11042967_450663241753703_2950018618013126250_nWithout rent controls and massive emergency council housing programme the housing crisis will continue & bubble economy will re-inflate.

In a statement, Richard Boyd Barrett has rubbished the latest report from the government’s Housing Agency for repeating failed market dogma in relation to meeting housing need in the country and failing to put centre stage the need for rent controls and directly state built council housing to deal with the worsening housing crisis.

Deputy Boyd Barrett warned that current government policy and the approach of the housing agency would hurtle the country towards a repeat of the housing bubble that crashed the economy, while failing to provide for actual housing need and allowing the current housing crisis to worsen.

Richard Boyd Barrett said: “It is incredibly frustrating to hear the housing agency recycle the government’s nonsense about how to deal with the dire housing crisis in this country, when the policies currently being pursued are a carbon copy of the disastrous market and bank led housing policy that created the last bubble and crash. You really have to ask, have these people learned nothing at all from the most disastrous economic and social crash in the history of the state?

Of course, we need supply but if that supply is not affordable it will do nothing to provide housing for those that need it and will rapidly re-create the conditions that led to the recent housing crash.

The reason private developers and banks are not building on a sufficient scale at the moment is because there is not enough profit in it for them. They will only build when it is profitable and the pressure to make profits will then drive the cost of housing out of the reach of most people. This circle can only be squared by banks then re-inflating the credit bubble. This way lies madness!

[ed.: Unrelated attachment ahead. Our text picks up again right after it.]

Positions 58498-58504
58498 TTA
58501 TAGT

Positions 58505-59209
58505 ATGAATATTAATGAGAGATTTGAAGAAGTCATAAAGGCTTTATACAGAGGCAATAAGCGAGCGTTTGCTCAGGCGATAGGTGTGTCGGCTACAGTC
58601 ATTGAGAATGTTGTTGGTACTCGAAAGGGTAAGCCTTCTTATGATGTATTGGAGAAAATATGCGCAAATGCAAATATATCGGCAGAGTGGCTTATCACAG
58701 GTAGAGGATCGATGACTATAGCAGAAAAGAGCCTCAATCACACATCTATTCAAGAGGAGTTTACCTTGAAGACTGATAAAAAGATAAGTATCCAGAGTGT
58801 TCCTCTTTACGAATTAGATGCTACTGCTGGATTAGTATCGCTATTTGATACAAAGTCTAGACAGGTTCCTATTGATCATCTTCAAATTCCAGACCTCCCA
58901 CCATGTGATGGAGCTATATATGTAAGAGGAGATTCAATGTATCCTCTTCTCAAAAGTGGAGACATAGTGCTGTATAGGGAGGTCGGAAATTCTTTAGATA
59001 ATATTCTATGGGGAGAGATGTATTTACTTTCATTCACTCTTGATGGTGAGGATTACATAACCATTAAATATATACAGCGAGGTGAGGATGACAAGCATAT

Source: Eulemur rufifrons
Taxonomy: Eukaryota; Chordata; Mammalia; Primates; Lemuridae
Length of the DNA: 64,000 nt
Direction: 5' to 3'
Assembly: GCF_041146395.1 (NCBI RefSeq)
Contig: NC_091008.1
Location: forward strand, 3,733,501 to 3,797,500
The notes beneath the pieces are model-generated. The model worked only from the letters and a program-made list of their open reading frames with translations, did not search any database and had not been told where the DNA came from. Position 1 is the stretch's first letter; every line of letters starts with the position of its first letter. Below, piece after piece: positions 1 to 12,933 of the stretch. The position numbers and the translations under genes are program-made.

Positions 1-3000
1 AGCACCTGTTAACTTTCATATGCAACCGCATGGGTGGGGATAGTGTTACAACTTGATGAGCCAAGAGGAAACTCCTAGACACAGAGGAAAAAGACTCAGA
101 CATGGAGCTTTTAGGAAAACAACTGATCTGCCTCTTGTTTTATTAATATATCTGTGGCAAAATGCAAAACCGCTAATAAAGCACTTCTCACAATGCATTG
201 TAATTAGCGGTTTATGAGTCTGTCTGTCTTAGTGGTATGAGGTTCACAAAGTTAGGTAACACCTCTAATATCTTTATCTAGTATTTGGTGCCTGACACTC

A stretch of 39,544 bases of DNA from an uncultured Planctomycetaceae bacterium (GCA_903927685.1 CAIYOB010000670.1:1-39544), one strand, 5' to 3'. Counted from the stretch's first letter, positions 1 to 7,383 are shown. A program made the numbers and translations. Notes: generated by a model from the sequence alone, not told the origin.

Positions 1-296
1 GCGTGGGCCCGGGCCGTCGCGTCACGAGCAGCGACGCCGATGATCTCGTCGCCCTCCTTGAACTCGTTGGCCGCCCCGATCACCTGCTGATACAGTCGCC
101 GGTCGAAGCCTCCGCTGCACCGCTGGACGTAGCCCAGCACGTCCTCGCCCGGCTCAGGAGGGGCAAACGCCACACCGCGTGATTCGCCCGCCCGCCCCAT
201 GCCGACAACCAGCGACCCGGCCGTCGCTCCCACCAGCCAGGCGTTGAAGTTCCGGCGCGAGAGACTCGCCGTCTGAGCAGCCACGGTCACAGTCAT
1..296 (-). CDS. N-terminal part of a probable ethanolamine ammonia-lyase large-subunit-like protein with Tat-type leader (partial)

The only sustainable and sane way to deal with the absolutely dire housing crisis is for the state itself to commence a massive emergency social and affordable housing programme and to simultaneously impose rent controls, so that the cost of housing has a realistic relationship to the income of the tenants or home-buyers on low and middle incomes.

For that state to do with would be much cheaper, as it would take the profit margin for developers or landlords out of the cost of  social and affordable accommodation and it would also generate rental revenue for the state and produce huge savings in the current expenditure on rent allowance, leasing schemes and emergency housing services.

Finally, this approach would more generally stabilise the wider housing market, including the private market. If there was a much larger bank of low-cost housing, it would keep a lid on house prices and rent more generally – benefitting not just those reliant on social housing but also those buying in the private market.

It really is a no-brainer what needs to be done, but tragically the government is moving in the exact opposite direction back towards the market, private developer and bank led madness that produced such a disastrous crisis so recently. It is tragic to see the housing agency echo this nonsense.”